Ta­coma

Pub­lisher/de­vel­oper The Full­bright Com­pany For­mat PC, Xbox One Re­lease 2017

EDGE - - DISPATCHES PERSPECTIVE -

Ta­coma has come on a long way since we first played a rather bare­bones build last year, but its core has re­mained un­changed. Set on the tit­u­lar lu­nar trans­fer space sta­tion, you play pri­vate con­trac­tor Amy Fer­rier, who has been sent by Ta­coma owner Ven­turis Cor­po­ra­tion to re­trieve sen­si­tive in­for­ma­tion and the sta­tion’s AI, ODIN, fol­low­ing an as-yet-un­spec­i­fied emer­gency. Ta­coma’s crew are ab­sent and, if pro­to­col was fol­lowed, should’ve evac­u­ated, but ODIN tells you that their where­abouts is clas­si­fied in­for­ma­tion.

What­ever the truth, you’ll be able to wit­ness the events that took place in the hours lead­ing up to the emer­gency thanks to ODIN’s rather in­tru­sive log­ging of key crew in­ter­ac­tions. These can be played back as holo­graphic record­ings, each mem­ber of the crew dif­fer­en­ti­ated by the va­ri­ety of body shapes and the dif­fer­ent colour as­signed to each per­son.

The Full­bright Com­pany has spent the past year re­build­ing the Ta­coma sta­tion to en­sure that it’s a more con­vinc­ingly hab­it­able space, and the ef­fort shows. The sta­tion’s new cen­trifu­gal de­sign still al­lows for tran­si­tions be­tween zero G and stan­dard grav­ity ( man­aged by nifty ‘ver­ti­cal’ foot lifts that zip down the long arms which ex­tend from the sta­tion’s cen­tre), but the crew’s liv­ing quar­ters feel more func­tional than the spa­ces de­signed around the sur­face-trans­fer me­chanic we saw last year, which saw Fer­rier dis­en­gag­ing her mag­netic boots to leap be­tween walls, floors and ceil­ings solv­ing en­vi­ron­men­tal puz­zles.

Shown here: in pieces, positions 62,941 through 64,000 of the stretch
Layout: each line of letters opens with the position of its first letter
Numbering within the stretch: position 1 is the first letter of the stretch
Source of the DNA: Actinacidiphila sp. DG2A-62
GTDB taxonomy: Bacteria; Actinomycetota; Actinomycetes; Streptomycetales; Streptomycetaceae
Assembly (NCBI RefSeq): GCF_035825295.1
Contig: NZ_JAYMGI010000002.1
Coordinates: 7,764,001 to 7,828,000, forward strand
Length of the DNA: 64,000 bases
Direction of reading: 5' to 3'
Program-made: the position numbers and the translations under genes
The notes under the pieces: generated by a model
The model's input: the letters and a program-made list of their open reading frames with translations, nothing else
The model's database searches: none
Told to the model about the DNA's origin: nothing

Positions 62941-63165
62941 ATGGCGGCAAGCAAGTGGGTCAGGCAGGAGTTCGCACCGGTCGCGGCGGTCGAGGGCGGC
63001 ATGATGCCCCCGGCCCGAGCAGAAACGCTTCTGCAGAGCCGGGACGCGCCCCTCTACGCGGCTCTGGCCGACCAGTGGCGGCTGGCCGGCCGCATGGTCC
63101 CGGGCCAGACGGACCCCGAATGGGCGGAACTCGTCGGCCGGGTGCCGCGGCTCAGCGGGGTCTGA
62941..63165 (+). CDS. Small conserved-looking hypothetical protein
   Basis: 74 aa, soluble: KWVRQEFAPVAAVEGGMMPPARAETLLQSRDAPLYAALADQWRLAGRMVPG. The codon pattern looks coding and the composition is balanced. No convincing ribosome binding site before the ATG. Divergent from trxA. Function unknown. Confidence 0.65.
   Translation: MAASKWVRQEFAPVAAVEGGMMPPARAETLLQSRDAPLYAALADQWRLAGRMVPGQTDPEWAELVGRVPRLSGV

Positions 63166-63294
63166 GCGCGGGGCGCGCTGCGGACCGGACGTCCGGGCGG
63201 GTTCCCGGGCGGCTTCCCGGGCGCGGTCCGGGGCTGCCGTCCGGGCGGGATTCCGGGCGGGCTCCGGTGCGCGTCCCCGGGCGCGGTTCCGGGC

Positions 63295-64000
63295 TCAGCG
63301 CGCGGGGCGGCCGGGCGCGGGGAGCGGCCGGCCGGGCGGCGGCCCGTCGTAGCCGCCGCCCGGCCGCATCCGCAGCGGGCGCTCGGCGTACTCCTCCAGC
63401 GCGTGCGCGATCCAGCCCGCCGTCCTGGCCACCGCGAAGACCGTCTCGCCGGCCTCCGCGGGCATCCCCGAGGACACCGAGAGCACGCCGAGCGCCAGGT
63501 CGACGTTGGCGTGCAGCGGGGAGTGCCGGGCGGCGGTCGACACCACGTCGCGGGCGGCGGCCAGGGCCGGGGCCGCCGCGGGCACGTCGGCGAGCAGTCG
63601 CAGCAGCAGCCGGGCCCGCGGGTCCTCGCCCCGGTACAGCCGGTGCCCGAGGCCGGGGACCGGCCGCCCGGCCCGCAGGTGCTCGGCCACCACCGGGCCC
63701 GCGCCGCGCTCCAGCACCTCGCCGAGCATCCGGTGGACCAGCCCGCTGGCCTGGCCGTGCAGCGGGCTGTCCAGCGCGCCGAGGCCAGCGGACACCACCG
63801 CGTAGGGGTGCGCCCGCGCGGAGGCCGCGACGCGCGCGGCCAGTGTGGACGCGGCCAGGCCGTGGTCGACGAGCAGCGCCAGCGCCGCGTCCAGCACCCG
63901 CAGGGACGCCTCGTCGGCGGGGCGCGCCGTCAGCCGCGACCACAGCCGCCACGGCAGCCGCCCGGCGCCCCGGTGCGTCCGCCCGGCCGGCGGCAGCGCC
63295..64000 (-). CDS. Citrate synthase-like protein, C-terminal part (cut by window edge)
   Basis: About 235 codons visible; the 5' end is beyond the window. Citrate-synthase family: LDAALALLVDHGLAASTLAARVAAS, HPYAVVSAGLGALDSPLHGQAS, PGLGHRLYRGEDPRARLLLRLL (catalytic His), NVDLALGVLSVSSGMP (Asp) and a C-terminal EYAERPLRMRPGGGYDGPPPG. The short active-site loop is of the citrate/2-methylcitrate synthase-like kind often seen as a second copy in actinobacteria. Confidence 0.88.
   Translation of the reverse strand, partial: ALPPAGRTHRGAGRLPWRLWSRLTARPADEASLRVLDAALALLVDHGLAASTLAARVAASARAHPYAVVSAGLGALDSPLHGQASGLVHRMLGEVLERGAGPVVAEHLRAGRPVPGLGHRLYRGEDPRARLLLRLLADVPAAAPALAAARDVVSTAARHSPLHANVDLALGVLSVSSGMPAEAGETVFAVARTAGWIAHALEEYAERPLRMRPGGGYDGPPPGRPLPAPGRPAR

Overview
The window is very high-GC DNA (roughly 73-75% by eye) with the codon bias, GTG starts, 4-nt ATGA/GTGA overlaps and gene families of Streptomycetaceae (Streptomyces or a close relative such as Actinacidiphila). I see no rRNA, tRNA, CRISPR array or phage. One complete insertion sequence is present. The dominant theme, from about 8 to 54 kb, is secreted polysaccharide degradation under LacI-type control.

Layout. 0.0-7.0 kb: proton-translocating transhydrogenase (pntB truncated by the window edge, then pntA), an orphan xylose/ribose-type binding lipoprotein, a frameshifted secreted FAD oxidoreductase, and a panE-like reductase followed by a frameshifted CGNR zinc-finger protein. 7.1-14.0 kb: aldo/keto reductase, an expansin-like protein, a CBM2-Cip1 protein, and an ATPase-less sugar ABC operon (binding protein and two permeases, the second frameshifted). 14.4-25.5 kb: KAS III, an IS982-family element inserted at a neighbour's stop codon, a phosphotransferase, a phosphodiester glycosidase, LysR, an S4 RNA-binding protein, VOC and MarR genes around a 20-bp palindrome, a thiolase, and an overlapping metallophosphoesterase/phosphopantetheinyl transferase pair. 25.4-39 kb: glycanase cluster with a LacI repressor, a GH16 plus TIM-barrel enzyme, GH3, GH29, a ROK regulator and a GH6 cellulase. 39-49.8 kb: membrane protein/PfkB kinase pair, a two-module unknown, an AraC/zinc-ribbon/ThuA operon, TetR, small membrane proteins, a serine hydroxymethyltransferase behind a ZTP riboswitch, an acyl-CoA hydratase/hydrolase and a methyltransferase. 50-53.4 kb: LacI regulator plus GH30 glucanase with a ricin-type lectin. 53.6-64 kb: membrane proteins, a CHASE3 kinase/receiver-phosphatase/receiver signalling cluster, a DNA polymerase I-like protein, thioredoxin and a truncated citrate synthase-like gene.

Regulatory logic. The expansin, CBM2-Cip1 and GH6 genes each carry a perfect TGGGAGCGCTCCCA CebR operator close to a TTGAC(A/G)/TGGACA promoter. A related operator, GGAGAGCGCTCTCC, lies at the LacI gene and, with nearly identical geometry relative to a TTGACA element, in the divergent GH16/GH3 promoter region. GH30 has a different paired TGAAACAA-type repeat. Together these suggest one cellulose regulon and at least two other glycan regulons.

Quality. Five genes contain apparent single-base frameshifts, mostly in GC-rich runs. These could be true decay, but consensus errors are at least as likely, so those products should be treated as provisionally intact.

But Full­bright has si­mul­ta­ne­ously deep­ened your in­ter­ac­tions with AR crew record­ings and the en­vi­ron­ment. Rather than sim­ply de­cid­ing which thread of con­ver­sa­tion to eaves­drop on, now you have the power to pause, rewind and fast-for­ward play­back to ex­ca­vate every de­tail and in­ter­ac­tion. Scenes take place over much larger spa­ces, too, so a cou­ple of char­ac­ters might pair off and head into an­other room at one point – per­haps to dis­cuss other char­ac­ters be­hind their backs. You’re also granted ac­cess to ev­ery­one’s desk­top, an AR HUD where you can pore over pri­vate emails, in­for­ma­tion about the en­vi­ron­ment and other things they might not choose to vo­calise. Full­bright sug­gests the or­der in which you hear con­ver­sa­tions, and the ad­di­tional con­text pro­vided by these snip­pets of in­for­ma­tion, should pro­foundly al­ter how you per­ceive each char­ac­ter.

The setup em­pow­ers you as a voyeur to these stricken peo­ple’s lives, piec­ing to­gether the story as you ex­ca­vate each thread and slowly make sense of what’s go­ing on, and their predica­ment is leant fur­ther cred­i­bil­ity by some sharp writ­ing and ef­fec­tive vo­cal per­for­mances.

Now you have the power to pause, rewind and fast­for­ward play­back to ex­ca­vate every de­tail

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